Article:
Tuesday, September 05, 2006

Book Meme tag time

A fellow blogger (aka my boo) sent me a "tag" where I'm supposed to follow up on a thread about important books in my life so I figured that I dig through my brain and shelves to see what I'd come up with.

A book that changed my life:
William S. Burrough's The Naked Lunch: Nothing I'd read by high school prepared me for this and after it, my reading experience was never quite the same. For me, it was an amazing primer for what could be done in realm of writing. Favorite passage: a computer shorts out and accidentally lets loose all the loonies on the world, told in deliciously grizzly detail.

A book I've read more than once:
Amos Vogel's Film As A Subversive Art: It's a bit out of date now but it's still an interesting look at the taboos of cinema. Decades after its publication, few of them have been broken (no surprise there), which says a lot about our society.

A book I would take with me if I were stuck on a desert island:
James Joyce's Finnegans Wake- It's actually several novels in one and only being secluded like this would afford you the time really needed to parse some different meanings from the book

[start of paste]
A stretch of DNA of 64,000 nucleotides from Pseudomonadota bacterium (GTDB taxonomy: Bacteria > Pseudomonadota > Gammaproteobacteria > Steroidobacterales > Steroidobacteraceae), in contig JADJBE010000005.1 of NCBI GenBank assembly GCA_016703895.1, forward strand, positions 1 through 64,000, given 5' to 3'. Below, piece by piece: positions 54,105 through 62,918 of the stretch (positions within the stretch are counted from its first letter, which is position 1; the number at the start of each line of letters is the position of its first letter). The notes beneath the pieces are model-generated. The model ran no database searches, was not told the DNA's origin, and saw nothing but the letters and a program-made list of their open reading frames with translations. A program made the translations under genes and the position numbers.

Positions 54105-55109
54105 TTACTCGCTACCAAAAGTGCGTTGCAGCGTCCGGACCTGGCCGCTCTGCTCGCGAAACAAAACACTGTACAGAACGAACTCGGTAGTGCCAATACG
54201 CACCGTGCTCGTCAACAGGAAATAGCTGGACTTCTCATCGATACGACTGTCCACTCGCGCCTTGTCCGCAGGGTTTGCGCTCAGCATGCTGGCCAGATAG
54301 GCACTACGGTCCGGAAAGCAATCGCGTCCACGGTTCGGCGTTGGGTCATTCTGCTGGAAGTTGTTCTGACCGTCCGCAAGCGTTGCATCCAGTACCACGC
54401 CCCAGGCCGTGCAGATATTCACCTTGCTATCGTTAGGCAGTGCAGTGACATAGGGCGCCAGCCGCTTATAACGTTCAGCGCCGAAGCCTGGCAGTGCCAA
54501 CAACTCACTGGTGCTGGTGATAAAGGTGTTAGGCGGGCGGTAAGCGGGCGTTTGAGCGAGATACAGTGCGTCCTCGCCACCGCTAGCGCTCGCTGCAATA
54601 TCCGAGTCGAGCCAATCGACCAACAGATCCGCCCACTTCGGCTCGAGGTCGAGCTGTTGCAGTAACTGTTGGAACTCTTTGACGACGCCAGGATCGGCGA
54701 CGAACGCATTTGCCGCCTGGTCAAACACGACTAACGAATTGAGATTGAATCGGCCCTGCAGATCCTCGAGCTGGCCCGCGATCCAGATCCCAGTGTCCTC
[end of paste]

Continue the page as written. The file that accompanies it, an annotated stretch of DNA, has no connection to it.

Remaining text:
A book that made me laugh:
Any collection of plays by Eugene Ionesco: no one chronicled the absurd better than he did (except maybe Beckett or Dylan). Even more than "Rhinoceros," I love "The Bald Soprano."

A book that made me cry:
Charles Dickens' A Christmas Carol: especially the ending where Scrooge gets reformed.

A book I wish had been written:
Write Around the World: An Anthology of Music Journalism from the Four Corners of the Earth: This is something that I'm working on now, specifically focusing on writers not in the U.S. or the UK and I've already found a lot of fascinating material. I just need to find an enlightened publisher...

A book I wish had never been written:
Anything by Michael Savage or Ann Coulter. I guarantee that history will not be kind to them.

A book I've been meaning to read:
The Bible: probably the most used and abused book in history, I've glanced through passages before but it would be interesting to go cover-to-cover to see what's really said and think about what it's really supposed to mean. For the same reasons, I'd want to read the Koran too.

I'm currently reading:
Among other things... Sherwood Anderson's Winesburg, Ohio, Bill C. Malone's Don't Get Above Your Raisin': Country Music and the Southern Working Class and Adam Cussow's Seems Like Murder Here: Southern Violence and the Blues Tradition

An added category:
A book that I wish I had written:
Christian Bok's Eunoia: A brilliantly maddening prose book where each chapter consists only of words which all use the same vowel. Favorite: Chapter A, which is decided to Hans Arp (get it?)

And to carry on with the tag tradition, I'm passing this along to five other bloggers:
Even if they don't have time to respond, they have good sites you should check out.

Also, if you out there in blog-land have some favorites, feel free to share them in the comment section here.


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